I picked up 10s UTG and raised it to 4x (blinds at 100/200) thinking I would be able to induce shorty to push at me, and to hopefully isolate him along the way. Unfortunately, we picked up two callers along the way so by the time he raised, as I expected he would, the pot was big enough that a couple other guys were actually getting pretty good odds to call. By the time it got back to me, the pot was at 6500, 800 of which was mine. I had about 3k left, and calling was going to cost me 2500. Now I have never read any of those fancy books, but seeing that pot at 6500, knowing that the first pusher was the short stack, and the second push was getting favorable odds to call it, I thought about this one for as long as I could. I knew that my 10s were going to be ahead preflop, and if they held up I would be sitting on nearly 10k in chips. I crossed my fingers and made the call figuring that I would need a bit of luck, but knowing that with half the field gone I was running out of opportunities to go from 3k to 10k. I assumed I would probably be facing A-J and K-Q, you know, every possible overcard. I was actually up against A-7 and A-J, but of course the flop had an ace in it and I never improved. I managed to double up once more before eventually busting when I pushed A-9o UTG and got called by 10-J s00ted and A-Q. I figure if I didn’t play that hand with the 10s, I could probably have hung around for at least another half an hour, but I likely wouldn’t have picked up anything better than that along the way anyway. You have to win your races if you hope to make it deep in one of those things, someday I will win a few at the right time.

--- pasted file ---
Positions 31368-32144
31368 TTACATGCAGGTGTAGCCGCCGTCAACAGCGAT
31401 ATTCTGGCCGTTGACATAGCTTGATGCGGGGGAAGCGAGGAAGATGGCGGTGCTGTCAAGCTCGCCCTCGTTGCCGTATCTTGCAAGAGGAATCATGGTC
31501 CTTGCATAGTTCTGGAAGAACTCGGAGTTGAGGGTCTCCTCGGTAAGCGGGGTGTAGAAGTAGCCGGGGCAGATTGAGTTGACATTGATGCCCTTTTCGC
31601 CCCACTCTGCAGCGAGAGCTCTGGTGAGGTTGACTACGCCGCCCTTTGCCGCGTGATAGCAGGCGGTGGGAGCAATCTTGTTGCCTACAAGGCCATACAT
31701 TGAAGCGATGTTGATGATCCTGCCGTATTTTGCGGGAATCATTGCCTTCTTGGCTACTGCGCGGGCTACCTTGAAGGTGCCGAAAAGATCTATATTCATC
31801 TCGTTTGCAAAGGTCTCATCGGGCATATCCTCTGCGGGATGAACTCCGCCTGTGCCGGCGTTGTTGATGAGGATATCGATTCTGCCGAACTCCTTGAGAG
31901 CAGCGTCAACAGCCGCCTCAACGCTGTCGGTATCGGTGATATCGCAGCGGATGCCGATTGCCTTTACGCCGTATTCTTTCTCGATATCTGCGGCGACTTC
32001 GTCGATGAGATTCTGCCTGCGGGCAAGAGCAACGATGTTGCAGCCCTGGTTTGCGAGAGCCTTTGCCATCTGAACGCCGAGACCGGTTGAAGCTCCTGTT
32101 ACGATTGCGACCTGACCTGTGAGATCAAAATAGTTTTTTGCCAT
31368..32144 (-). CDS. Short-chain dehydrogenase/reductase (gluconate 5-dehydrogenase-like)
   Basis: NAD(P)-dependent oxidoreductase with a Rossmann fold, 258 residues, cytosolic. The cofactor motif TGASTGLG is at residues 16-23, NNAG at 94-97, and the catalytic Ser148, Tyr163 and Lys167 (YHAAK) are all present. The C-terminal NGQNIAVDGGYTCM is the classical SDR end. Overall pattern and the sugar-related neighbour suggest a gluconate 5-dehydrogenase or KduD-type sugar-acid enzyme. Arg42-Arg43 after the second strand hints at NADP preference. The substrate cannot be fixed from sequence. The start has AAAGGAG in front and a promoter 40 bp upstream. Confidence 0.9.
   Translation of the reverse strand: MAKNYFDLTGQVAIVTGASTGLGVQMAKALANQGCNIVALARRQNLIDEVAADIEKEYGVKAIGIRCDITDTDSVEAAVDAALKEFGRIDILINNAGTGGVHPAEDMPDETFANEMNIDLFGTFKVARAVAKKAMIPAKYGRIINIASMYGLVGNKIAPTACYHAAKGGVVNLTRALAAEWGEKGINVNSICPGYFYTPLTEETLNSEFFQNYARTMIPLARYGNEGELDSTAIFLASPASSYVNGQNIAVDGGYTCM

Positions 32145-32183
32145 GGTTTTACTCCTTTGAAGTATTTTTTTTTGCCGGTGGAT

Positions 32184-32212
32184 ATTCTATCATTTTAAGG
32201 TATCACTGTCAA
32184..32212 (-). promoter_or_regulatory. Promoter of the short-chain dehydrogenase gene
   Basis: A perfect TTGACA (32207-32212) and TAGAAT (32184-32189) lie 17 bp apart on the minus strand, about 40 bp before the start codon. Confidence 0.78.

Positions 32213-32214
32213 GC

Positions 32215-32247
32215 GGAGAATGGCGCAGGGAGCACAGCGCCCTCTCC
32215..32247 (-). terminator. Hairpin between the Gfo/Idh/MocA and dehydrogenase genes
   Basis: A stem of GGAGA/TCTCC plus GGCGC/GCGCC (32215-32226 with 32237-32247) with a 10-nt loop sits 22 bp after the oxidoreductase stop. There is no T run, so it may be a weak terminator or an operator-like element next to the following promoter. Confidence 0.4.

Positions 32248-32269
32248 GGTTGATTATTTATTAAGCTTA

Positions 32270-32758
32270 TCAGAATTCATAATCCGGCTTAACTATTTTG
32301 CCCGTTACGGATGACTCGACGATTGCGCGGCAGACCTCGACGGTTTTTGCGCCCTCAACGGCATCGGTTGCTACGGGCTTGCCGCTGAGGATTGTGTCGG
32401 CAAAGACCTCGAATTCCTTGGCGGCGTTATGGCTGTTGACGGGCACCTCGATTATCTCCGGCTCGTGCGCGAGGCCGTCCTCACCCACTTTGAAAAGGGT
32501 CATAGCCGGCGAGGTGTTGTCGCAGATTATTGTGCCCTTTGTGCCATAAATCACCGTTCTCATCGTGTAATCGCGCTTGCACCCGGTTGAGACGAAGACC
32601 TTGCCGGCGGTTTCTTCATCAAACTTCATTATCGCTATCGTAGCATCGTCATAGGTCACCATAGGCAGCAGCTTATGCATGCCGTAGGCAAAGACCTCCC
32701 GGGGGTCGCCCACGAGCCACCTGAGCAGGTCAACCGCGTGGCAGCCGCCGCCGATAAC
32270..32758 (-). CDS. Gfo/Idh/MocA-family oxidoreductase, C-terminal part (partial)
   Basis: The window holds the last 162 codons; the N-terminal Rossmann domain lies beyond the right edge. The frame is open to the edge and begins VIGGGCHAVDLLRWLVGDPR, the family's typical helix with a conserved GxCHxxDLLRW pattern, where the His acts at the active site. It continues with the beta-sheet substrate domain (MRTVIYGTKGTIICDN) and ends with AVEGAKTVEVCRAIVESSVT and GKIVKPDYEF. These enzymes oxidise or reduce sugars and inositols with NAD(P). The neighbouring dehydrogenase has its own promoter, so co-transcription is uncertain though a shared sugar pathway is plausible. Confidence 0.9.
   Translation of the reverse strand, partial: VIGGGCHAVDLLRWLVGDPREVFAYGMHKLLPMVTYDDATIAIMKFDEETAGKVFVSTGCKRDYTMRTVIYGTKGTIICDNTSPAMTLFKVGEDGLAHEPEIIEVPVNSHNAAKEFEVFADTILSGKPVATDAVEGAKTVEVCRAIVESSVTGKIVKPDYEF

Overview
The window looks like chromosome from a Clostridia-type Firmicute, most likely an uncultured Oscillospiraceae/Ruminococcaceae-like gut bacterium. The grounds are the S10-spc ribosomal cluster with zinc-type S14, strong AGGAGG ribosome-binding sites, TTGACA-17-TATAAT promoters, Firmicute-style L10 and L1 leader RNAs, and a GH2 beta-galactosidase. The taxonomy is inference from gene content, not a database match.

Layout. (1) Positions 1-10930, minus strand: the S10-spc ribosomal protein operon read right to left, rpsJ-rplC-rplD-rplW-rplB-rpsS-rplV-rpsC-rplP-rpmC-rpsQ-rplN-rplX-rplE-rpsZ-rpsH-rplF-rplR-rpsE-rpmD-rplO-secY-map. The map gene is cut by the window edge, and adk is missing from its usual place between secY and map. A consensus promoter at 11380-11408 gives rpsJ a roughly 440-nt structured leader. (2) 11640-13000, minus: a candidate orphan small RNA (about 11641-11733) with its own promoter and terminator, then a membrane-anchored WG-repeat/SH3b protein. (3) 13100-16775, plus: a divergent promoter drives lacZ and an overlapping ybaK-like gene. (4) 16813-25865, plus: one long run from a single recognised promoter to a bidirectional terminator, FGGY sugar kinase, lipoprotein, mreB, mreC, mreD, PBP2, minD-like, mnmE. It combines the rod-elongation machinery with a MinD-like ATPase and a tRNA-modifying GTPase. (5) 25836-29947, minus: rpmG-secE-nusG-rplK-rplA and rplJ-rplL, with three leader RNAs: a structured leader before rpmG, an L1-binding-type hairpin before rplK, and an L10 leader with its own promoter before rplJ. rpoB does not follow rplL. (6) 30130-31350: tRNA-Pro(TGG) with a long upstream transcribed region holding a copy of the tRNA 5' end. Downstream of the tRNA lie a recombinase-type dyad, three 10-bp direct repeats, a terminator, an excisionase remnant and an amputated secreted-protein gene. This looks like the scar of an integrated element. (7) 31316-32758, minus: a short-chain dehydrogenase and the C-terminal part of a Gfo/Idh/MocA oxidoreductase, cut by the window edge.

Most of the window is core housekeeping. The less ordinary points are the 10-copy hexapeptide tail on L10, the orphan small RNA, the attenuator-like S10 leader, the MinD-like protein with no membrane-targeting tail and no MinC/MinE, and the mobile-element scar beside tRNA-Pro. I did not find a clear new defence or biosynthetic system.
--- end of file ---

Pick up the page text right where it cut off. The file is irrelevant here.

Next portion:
I think folding so much for the first hour of the Not might have worked to my advantage; I wasn’t sitting out since I wanted to be able to play aces if I happened to pick them up, so I had voluntarily folded nearly every hand through the first break. When I actually started playing some hands over there, I was getting far more respect than I deserved. I only made one pure bluff and that was on one of the scariest boards, with an Ace and a King in it. I was holding a Jack and a rag after having been in the BB to get into it, but thought a minbet on the flop looked weak and made my first push of the night. I was sweating that one something awful. Thankfully chip preservation seemed to override his bullshit meter, and he let me have the pot. I made note of how long it took him to lay it down; I got the feeling he was calling me next time, regardless of what he was holding.